Evelien Roels

Anchoring religious change through local place-making

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Coming together to perform sacred rites – whatever form they take – may be considered as the core of religious practice. With the legalisation of Christianity in the fourth century, the Christian places of gathering now could take on a public and monumental form. But how do new religions find their place within existing urban fabrics and monumental landscapes?

Project summary

Following the legalisation of Christianity in the beginning of the fourth century, the new religion gained a prominent public presence by the erection of monumental cult buildings. Under the patronage of the emperor, basilicas were constructed in the imperial capitals of Rome and Constantinople, as well as in the spiritual center of Christian faith, Jerusalem. Looking at the Roman empire at large, however, beyond the imperial centers, Christian religion also acquired a monumental public presence on a local level and did so in a variety of ways. This project investigates how local communities beyond the imperial centers integrated the new religion in the existing urban space imbued with pre-Christian monuments and meaning.

As Christian sacred rites differed substantially from those of polytheistic cult, the question arises how the existing religious topographies and monuments were adapted to the new needs of Christian communities. One of the aspects to consider, as one of the most visible novelties that a new religion or cult brings into shared public space, is that of collective gatherings. Coming together to practice sacred rites – whatever form they take – may even be considered as the core of religious practice. While Christian gatherings had, of course, long taken place in private buildings and in smaller groups, the official occasions during which the faithful could meet now took place in central and large public buildings, visually prominent and recognisable to all inhabitants of a city or town.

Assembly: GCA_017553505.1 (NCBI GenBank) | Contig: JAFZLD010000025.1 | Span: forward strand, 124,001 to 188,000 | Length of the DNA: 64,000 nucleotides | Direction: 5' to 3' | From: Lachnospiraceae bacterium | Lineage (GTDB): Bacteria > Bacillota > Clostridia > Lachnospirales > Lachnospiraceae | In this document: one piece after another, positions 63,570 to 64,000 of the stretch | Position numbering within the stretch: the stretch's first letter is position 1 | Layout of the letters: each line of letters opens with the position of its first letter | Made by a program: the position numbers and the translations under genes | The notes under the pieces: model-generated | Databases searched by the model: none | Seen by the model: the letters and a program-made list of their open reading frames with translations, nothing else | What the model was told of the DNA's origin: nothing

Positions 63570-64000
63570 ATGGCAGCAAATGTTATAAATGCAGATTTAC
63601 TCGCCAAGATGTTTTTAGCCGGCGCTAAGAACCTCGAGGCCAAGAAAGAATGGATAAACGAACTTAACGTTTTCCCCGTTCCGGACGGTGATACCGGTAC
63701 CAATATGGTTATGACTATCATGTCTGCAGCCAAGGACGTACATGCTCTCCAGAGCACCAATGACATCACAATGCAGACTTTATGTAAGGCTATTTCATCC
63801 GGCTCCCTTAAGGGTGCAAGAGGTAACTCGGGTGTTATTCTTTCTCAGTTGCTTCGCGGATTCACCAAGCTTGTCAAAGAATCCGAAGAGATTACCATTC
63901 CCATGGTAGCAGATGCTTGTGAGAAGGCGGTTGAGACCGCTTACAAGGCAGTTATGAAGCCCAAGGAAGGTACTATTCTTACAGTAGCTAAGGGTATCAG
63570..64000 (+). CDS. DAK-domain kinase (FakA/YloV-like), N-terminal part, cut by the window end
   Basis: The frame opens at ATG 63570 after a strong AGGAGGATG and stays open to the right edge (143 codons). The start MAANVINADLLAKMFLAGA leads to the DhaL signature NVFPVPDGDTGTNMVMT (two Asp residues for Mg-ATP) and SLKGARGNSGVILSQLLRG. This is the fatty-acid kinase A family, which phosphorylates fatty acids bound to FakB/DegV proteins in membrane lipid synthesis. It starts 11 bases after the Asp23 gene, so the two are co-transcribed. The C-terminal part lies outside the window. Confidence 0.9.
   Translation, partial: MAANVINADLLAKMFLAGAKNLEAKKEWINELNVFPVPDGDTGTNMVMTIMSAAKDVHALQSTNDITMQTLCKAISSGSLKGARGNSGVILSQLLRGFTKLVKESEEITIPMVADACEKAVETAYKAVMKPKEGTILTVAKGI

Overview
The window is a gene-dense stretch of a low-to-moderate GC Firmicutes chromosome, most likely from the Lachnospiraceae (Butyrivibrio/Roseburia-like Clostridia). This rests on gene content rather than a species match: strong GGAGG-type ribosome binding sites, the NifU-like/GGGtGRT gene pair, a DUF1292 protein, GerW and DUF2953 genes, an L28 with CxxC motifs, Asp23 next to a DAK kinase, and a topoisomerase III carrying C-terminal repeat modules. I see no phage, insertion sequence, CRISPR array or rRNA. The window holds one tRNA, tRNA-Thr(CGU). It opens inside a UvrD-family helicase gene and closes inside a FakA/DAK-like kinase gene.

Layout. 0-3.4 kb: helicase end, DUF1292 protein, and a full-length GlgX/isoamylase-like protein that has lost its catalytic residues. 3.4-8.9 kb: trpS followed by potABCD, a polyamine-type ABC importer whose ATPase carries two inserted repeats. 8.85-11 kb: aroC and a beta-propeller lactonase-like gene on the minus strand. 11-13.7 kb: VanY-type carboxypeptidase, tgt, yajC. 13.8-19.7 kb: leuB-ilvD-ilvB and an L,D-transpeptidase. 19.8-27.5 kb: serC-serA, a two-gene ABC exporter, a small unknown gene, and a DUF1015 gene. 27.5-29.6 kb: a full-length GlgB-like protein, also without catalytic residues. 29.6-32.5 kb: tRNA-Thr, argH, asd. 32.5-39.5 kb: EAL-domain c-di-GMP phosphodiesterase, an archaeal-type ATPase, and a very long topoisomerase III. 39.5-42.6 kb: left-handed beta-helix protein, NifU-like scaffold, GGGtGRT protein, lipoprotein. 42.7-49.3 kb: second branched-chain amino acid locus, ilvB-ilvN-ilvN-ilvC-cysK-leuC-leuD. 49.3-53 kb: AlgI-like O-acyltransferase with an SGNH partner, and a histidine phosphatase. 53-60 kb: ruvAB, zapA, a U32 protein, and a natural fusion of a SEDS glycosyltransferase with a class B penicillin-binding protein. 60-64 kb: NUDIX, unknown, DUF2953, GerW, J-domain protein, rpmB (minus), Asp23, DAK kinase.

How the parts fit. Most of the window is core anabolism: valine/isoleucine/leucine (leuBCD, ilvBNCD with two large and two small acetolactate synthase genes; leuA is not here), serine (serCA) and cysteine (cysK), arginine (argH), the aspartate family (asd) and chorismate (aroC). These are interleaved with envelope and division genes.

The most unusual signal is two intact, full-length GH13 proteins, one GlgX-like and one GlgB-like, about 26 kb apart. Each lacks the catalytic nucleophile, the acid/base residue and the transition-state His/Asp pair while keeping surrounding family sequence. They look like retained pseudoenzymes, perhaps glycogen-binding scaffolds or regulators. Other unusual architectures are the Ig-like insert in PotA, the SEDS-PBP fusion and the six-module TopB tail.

This project aims to investigate how collective religious gatherings were able to anchor new religions in existing sacred landscapes through the adoption, adaption and creation of monumental structures and civic venues. What type of monuments were employed or newly erected to house the meetings of the members of new religious groups? What terminology was used to refer to these sacred buildings and by whom? Which strategies of anchoring can be observed in the use of specific building types, architectural motives, decoration, inscriptions and the arrangement of space?

Answers to questions such as these have often been based on material from the grand imperial cities, like Rome, Antioch, and Milan. There is still a wealth of material to consider from cities within the provinces, where several basilicas were built next to a city’s Capitolium (as in Sbeitla, Numidia) or a city’s most prominent temple could be walled in to turn it into a church (as in Diokaisareia, Cilicia). This project will do exactly that, looking at several cities within Asia Minor and North Africa.

Examining how collective gatherings of new religions and cults were monumentally anchored within the existing urban landscape this project contributes to a better understanding of the concept of anchoring through the application of two interpretive models. This is first the concept of localism that helps to study the anchoring of sacred buildings from a local and regional perspective as opposed to the large donations by the emperor in the capital(s). Secondly, the concept of place-making is drawn upon to study the practices involved with the forming, changing, and developing (both transitive and intransitive) of place and how meaning is attached to place.

Source image: Wikimedia Commons. By Yılmaz Kilim, CC BY 3.0, https://commons.wikimedia.org/w/index.php?curid=53881064